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So I have a list, and in my method I'm trying to return a new list with modifications.

The problem though is that the changes I make to the Id's of the list of clues are also being made to the list of clues I'm passing in.

        public List<Clue> NewOrderList(List<Clue> clues, int[] ids)
        var newClueOrder = new List<Clue>();

        // For each ID in the given order
        for (var i = 0; i < ids.Length; i++)
            // Get the original clue that matches the given ID
            var clue = clues.First(clue1 => clue1.Id == ids[i]);

            // Add the clue to the new list. 

            // Retain the ID of the clue 
            newClueOrder[i].Id = clues[newClueOrder.Count - 1].Id;

        return newClueOrder;

Why is this, and what is the best solution for this? I've seen similar questions but to be honest I didn't quite understand what exactly the solution is.

share|improve this question
Jon Skeet gives a real good discussion of this and why/when it happens here - – Tim Apr 25 '13 at 1:09
a list is by reference. If you want a new object (clue) create a copy. – Mitch Wheat Apr 25 '13 at 1:09
What and where is the best place to create a copy of it? – Ciaran Gallagher Apr 25 '13 at 1:09
Only your list is new. The clues are the same objects in both lists. – RBarryYoung Apr 25 '13 at 1:12
So what is the best way to resolve that? – Ciaran Gallagher Apr 25 '13 at 1:15

2 Answers 2

up vote 1 down vote accepted

It's because Clue is a reference type. You're not creating a new Clue instance, you're actually changing the existing instance.

To get around this, you'll want to use a copy constructor or some sort of cloning to get a deep copy:

        // Get the original clue that matches the given ID
        var clue = clues.First(clue1 => clue1.Id == ids[i]);

        // Copy constructor
        var newClue = new Clue(clue);

        // Or, use cloning
        var newClue = clue.Clone();

        // Add the clue to the new list.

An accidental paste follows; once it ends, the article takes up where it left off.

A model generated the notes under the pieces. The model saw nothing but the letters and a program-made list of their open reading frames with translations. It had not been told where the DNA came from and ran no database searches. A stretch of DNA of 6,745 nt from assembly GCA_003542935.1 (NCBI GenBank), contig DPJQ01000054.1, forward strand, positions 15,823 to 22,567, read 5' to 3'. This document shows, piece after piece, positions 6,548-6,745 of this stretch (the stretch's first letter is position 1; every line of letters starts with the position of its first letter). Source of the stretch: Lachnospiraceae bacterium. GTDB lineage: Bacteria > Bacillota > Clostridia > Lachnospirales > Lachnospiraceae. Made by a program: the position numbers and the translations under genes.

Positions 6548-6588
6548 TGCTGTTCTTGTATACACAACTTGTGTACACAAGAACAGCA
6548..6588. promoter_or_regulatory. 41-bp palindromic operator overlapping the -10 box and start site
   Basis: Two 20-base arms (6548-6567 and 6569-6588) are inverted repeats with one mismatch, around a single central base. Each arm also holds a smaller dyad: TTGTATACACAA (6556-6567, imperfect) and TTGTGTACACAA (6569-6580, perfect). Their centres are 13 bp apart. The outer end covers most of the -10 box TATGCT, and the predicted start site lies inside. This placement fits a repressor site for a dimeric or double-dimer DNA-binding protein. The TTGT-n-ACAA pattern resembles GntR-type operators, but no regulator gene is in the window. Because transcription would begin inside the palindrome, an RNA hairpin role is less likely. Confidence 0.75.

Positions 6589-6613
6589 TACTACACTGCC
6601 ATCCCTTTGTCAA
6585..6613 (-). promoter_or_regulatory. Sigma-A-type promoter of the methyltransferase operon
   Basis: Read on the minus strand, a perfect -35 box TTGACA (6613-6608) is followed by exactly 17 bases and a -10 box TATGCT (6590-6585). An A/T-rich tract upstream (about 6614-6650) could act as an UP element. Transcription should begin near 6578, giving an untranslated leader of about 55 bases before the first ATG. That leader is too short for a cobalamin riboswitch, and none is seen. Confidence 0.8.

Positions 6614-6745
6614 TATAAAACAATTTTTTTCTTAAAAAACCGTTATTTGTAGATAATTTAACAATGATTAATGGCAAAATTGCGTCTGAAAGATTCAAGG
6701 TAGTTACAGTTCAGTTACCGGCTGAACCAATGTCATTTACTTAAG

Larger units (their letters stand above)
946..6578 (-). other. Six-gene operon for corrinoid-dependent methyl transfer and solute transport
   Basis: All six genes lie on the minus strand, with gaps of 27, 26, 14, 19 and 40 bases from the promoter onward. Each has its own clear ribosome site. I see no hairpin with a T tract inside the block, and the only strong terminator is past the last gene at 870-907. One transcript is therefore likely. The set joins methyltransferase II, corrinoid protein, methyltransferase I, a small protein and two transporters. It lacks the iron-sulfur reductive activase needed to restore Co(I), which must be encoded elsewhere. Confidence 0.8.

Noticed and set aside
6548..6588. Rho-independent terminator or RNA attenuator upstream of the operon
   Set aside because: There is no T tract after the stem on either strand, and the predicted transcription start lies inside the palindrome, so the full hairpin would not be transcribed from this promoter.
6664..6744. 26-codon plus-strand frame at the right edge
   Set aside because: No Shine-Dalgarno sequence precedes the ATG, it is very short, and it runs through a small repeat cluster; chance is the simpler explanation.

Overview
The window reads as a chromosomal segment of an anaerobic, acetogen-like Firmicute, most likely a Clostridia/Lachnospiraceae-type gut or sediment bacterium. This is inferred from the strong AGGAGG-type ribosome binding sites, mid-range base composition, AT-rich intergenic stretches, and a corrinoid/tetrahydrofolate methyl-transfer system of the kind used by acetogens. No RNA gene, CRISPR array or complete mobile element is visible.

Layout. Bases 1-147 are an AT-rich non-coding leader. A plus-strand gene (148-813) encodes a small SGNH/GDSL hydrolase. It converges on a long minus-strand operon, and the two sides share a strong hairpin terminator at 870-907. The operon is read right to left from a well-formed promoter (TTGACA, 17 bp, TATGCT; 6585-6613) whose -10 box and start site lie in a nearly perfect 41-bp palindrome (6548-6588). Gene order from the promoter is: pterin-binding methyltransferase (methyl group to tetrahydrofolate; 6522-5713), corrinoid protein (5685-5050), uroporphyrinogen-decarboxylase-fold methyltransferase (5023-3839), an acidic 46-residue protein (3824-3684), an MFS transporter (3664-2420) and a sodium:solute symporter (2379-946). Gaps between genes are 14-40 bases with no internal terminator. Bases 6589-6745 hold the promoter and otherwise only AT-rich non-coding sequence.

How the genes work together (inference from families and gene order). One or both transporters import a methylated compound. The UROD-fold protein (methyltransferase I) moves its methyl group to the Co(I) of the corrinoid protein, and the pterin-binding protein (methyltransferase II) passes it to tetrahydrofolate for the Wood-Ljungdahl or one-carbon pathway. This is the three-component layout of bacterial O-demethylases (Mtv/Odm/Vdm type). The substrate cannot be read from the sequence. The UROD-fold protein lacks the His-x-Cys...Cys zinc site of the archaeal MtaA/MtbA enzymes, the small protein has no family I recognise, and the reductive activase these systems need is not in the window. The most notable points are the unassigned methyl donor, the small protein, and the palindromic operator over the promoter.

// Retain the ID of the clue 
        newClueOrder[i].Id = clues[newClueOrder.Count - 1].Id;

In the Clone() or copy constructor, you'll need to make copies of all the other non-immutable reference types, don't just reassign the reference. For example, assuming that Clue has :

public class Clue

    public Clue Clone()
        Clue newClue = new Clue();
        newClue.SomeClassType = this.SomeClassType.Clone(); // You'll need to get a clone or copy of all non-immutable class members as well.
        newClue.Id = this.Id;  // Value types are copied by value, so are safe to assign directly.
        newClue.Name = this.Name;  //If Name is a string, then this is safe too, since they are immutable.
        return newClue;
share|improve this answer
So, when I'm adding the clue the newClueOrder list, do I add the newClue (your example shows the original clue being added)? – Ciaran Gallagher Apr 25 '13 at 1:54
Also, I don't understand your example to clone the clue. Do I create a method Clone which returns a cloned clue. Does this method accept the clue as a parameter? In your example, you create a new clue and make copies of all the types... but you show the newClue referencing itself? Is that an error? – Ciaran Gallagher Apr 25 '13 at 2:00
First comment - yes, that's what I meant. I edited to correct. Second comment - yes, you create a Clone() method on the Clue class. The newClue doesn't reference itself. The this qualifier refers to the existing instance you're using to create initialize/create the newClue instance with. – Gjeltema Apr 25 '13 at 2:02
Thanks that solved it for me. – Ciaran Gallagher Apr 25 '13 at 2:43

You a creating a shallow copy. It sounds like you want a deep copy of the list. So, I would first create a deep copy and then modify whatever you need to modify and return the new list.

You can serialize and desirialize the list to create a deep copy

when you create a deep copy of the list you are creating new clue objects and not just referencing them like in a shallow copy

   public List<Clue> NewOrderList(List<Clue> clues)
        List<Clue> newstringOrder = CreateDeepCopy(clues);

        // Add code to modify list

        return newstringOrder;

public List<Clue> CreateDeepCopy(List<Clue> c)
     if(c == null)
            return null;
     BinaryFormatter bf = new BinaryFormatter();
     MemoryStream ms = new MemoryStream();
     bf.Serialize(ms, c);

     ms.Position = 0;        
     List<Clue> list = (List<Clue>)bf.Deserialize(ms);       

     return list;    

share|improve this answer
How and where do I create a deep copy and serialize/deserialize it? – Ciaran Gallagher Apr 25 '13 at 1:17
You create a deep copy by serializing/desirializing the original list. when you desirialize the list what you have is a deep copy of the original one – Flavia Apr 25 '13 at 1:19
Would you be able to provide an example? I'm not sure if I've ever had to serialize or derserialize a list, I've no idea how to do that. – Ciaran Gallagher Apr 25 '13 at 1:20
Just added code sample on how to serialize/desirialize a string[]. Just change from array to list – Flavia Apr 25 '13 at 1:25
Code edited to show serializing a list and where you would invoke serialization/desirialization – Flavia Apr 25 '13 at 15:56

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